Opening 4th June 2022, the First Light Pavilion presents the human story of Jodrell Bank, the world’s first radio astronomy site and home to the 76m diameter Lovell radio telescope that detected quasars, pulsars, black holes and the rocket path of Sputnik 1.

Exhibition designers Casson Mann conceived of making the exhibition fabric from the original skin of the Lovell Telescope, replaced in a recent refurbishmnent, bringing visitors into direct contact with the authentic metal dish that has ‘looked towards’ the heavens and been touched by radio & cosmic rays and space dust.

The circular array of dish panels, the placement of which then defined the way the entire building was designed, maps both the earthly histories of pioneering Jodrell scientists and the cosmic sphere which they revealed to humankind. Archival material and interactives bring to life the inspiring story of how this team in the Cheshire countryside discovered extraordinary phenomena outside of human vision.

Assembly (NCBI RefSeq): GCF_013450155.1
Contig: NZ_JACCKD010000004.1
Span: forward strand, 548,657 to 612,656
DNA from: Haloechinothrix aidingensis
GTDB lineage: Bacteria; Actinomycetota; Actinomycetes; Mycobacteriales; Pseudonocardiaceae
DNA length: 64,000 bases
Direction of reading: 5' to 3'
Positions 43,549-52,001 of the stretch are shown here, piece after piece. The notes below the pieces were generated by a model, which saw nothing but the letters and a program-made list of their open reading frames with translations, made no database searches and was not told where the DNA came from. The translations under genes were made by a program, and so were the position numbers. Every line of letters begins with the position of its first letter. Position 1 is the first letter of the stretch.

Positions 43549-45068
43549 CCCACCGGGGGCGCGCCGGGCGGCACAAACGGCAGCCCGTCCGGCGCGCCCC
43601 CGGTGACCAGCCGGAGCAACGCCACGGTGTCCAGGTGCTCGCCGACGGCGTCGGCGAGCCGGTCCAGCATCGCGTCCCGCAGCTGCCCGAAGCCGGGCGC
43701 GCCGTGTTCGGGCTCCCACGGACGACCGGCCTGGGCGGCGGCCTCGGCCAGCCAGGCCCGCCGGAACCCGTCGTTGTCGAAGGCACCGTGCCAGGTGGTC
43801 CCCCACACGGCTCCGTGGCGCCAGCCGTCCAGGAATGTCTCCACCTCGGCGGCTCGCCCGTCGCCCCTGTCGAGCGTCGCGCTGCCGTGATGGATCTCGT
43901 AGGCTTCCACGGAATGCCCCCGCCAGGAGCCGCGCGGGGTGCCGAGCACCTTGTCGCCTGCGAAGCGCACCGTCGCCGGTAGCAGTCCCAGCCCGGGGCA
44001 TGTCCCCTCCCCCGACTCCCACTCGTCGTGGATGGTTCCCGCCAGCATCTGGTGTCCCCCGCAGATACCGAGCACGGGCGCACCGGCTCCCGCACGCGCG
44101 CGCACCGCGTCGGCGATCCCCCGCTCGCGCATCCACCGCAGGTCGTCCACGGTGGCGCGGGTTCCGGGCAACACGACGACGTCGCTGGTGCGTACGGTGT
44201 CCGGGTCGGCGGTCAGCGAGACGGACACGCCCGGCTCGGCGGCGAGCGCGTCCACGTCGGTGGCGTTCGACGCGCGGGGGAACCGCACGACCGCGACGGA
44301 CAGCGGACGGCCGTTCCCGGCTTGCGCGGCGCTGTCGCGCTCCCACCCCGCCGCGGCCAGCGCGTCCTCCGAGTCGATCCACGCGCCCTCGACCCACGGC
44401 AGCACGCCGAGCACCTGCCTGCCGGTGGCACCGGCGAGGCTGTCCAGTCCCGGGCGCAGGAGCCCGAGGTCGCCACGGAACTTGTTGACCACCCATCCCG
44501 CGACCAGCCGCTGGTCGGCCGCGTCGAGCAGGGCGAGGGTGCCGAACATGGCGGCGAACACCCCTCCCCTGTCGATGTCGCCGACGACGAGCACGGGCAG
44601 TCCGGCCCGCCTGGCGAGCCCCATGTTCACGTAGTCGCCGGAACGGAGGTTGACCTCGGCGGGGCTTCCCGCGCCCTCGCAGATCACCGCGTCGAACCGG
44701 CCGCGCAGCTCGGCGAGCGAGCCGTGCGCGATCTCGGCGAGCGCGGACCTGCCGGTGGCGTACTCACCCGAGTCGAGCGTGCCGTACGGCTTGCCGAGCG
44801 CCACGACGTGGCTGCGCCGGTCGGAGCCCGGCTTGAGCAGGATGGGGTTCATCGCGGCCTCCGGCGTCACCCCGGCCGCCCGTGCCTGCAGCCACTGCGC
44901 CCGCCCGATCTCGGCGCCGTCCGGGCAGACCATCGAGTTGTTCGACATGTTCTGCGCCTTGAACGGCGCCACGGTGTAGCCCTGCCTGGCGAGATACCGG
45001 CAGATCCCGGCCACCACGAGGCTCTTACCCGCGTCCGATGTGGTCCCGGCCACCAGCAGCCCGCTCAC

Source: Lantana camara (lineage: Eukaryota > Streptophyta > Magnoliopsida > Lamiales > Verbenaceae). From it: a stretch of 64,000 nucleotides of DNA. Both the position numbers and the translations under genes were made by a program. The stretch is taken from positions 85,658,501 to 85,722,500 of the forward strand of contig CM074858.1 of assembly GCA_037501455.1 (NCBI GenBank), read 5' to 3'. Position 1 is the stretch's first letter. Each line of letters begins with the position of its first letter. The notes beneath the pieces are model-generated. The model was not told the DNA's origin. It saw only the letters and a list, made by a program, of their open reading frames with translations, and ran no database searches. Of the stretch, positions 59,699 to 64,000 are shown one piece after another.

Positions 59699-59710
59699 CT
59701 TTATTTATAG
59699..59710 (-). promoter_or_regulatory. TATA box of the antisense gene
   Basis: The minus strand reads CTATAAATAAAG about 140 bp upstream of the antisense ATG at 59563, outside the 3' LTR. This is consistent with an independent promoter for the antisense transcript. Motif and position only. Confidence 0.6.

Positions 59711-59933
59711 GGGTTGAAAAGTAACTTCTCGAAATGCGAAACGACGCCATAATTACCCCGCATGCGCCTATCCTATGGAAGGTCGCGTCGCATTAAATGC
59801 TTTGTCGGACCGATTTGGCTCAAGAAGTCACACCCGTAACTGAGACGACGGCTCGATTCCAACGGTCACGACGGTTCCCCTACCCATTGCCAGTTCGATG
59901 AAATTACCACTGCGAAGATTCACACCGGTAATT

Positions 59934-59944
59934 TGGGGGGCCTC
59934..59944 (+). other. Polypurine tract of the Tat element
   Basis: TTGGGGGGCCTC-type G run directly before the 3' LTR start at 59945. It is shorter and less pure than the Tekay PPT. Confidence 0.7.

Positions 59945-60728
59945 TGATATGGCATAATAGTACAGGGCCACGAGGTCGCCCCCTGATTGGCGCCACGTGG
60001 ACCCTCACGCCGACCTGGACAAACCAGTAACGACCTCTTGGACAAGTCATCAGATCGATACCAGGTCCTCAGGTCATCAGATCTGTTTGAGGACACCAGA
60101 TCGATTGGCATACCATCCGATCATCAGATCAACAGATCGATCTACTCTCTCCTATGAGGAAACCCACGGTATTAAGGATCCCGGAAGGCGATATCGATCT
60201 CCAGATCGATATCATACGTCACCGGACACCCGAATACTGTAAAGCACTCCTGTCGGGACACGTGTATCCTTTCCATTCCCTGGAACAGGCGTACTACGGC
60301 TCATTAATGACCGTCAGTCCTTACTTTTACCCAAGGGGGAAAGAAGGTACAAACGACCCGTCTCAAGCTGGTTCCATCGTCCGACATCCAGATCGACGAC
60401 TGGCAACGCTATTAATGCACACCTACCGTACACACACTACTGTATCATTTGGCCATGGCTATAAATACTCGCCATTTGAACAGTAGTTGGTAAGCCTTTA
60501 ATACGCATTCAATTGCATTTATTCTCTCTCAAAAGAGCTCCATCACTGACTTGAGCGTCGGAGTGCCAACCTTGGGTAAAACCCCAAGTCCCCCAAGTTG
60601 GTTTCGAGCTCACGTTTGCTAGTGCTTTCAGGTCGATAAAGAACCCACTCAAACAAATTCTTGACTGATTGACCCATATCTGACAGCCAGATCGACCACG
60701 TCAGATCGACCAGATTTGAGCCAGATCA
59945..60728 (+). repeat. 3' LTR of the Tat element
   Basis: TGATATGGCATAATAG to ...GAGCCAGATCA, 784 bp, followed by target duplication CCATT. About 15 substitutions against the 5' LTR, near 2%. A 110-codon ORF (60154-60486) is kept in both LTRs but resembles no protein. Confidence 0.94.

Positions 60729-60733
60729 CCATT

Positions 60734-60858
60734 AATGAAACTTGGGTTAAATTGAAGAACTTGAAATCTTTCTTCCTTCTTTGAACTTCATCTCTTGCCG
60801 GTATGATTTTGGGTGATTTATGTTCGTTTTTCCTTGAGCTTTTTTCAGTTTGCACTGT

The lighting scheme had to provide highly-localised lighting to the key objects and documents from Jodrell’s history, ranging from original plans to a bicycle used by staff to travel around the site and parts from the original dish mechanism: the light levels had to be controlled to avoid affecting the large scale projections, but still provide the consistent illumination on objects and spaces within conservation limits, to allow visitors to gain a sense of both the pavilion and individual artefacts; all lighting was heavily shielded to avoid glare and concealed within setworks wherever possible, creating a dark space that evokes the local night sky (even though a radio telescope can work equally well during the day as at night) – the aim being to present the Pavilion as one consistent space, rather than exhibits and projections within a room. At the edge of the pavilion, a recessed lighting position created a horizon glow that harks back to the site of the telescope in the Cheshire countryside. The entire lighting system is controlled via a DMX network to allow every light fixture to be remotely controlled in co-ordination with the audio-visual presentation, effectively creating a large-scale theatrical presentation across the entire pavilion.

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